Public Health and Health Care Reform in California

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Public Health and Health Care Reform in California
Christian Sandrock, MD, MPH, Yolo County Health Officer
May 12, 2011

With the advent of the federal Affordable Care Act, extended health insurance coverage is expected to reach over 32 million Americans in 2014. While many states are resisting the law in federal courts based on constitutional grounds, California is front and center in its acceptance. Implementation is under way statewide, with over 3 million newly covered individuals expected by 2014.

In these early phases of implementation, California was granted a five year, $8 billion Medi-Cal demonstration waiver to expand coverage to millions of Californians. Under this waiver, expanded coverage of the uninsured is being performed on a county-by-county basis to low income, childless adults – a group not previously covered under Medi-Cal. Yet, with this expanded coverage comes increased demands on our medical and public health system, from primary care physicians to public hospitals that support California’s lowest income and highest need individuals. To ensure improved access to care and better population health under the new law, local and state health departments will play a vital role in the law’s implementation.

The first step in this process has been to bring all local healthcare providers to the table – a process that did not have the same urgency in the past. The countywide healthcare delivery system is vast, from local hospitals, community clinics and long- term care facilities to mental health providers and specialty care centers. Yolo County can coordinate the needs of these groups to ensure equal, high quality access across the county. Often, providers may be competing groups in the community, so cost transparency and fairness becomes an issue. Thus, to achieve the best outcomes, the new system must ensure equitable, low cost and fair distribution of these newly insured among the providers in the county while not providing an undue advantage to one provider over the other.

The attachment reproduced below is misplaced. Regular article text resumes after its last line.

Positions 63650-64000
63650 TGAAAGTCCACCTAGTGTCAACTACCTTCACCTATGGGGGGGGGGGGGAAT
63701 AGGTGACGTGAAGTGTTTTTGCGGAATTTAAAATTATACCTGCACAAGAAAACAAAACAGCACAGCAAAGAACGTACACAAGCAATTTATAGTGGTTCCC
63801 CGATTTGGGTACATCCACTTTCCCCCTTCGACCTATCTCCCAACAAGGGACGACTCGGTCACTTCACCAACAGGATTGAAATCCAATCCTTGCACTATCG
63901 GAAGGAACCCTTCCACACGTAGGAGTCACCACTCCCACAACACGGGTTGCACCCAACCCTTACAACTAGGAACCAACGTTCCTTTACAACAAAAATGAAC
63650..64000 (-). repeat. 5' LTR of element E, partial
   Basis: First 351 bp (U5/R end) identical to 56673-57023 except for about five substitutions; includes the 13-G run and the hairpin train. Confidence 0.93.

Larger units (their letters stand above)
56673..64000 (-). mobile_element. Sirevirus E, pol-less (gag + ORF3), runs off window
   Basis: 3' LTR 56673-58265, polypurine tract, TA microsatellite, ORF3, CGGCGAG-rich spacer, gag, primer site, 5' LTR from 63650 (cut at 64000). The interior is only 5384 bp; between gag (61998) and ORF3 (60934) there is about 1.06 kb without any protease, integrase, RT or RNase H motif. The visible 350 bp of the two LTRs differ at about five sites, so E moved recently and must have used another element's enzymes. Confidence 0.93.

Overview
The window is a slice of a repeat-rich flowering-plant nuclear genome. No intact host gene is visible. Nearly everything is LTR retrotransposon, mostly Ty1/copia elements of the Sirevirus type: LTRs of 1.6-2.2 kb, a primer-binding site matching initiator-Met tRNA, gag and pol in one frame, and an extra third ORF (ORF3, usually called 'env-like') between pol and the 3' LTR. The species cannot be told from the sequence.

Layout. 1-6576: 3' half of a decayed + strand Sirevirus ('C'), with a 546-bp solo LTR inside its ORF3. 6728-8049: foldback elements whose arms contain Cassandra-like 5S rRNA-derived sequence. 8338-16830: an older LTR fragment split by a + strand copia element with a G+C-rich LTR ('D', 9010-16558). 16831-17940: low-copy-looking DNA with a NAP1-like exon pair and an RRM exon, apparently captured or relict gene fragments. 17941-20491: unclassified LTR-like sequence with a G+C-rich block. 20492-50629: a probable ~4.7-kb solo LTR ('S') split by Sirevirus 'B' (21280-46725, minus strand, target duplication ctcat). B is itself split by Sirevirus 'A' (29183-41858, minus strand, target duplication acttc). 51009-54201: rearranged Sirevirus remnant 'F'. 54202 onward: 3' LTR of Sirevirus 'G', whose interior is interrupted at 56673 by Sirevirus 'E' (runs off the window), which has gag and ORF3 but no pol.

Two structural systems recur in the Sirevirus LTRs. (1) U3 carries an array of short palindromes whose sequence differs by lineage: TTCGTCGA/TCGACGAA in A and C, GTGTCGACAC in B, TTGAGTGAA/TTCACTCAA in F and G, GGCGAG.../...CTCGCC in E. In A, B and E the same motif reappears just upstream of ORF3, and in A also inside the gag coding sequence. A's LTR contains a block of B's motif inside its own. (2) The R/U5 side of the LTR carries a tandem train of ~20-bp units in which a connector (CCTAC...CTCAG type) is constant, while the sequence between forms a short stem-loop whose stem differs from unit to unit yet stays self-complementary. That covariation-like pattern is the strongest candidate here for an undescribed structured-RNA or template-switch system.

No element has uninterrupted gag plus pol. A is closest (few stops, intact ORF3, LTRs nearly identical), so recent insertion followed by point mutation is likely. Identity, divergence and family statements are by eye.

The second step is to provide adequate healthcare access. Thousands of newly insured individuals in Yolo County may now enter an overwhelmed system, particularly for primary care physicians. In addition, this access must be in both rural and urban areas, often in the lowest income regions of the county where access is most difficult. To be successful, Yolo County must make new alliances with medical schools and residency programs throughout the state, ensuring a potential new stream of both primary care physicians along with highly needed sub-specialties. This bridge is new territory for many local health departments but critical for providing long term success of the Affordable Care Act.

Finally, the system must ensure comprehensive care delivery. Many of the newly insured within the Medi-Cal system will have multiple diagnoses such as substance abuse, mental health disorders and multiple chronic illnesses. Ensuring access to mental health, social service and other social support can best occur at the county level, as providers and local clinics and hospitals do not have the resources and connections to bridge these services. Thus, comprehensive coordination of these difficult cases is needed to bring all agencies in Yolo County together to provide adequate and high quality healthcare delivery.

The Affordability Care Act will challenge local health departments, particularly in the smaller and more rural counties, to build a system of healthcare delivery with all providers. With the demonstration waiver’s implementation at the county level, this challenge will require delving into previously uncharted waters, from the primary care provider shortage to the competitive nature of private and public healthcare delivery.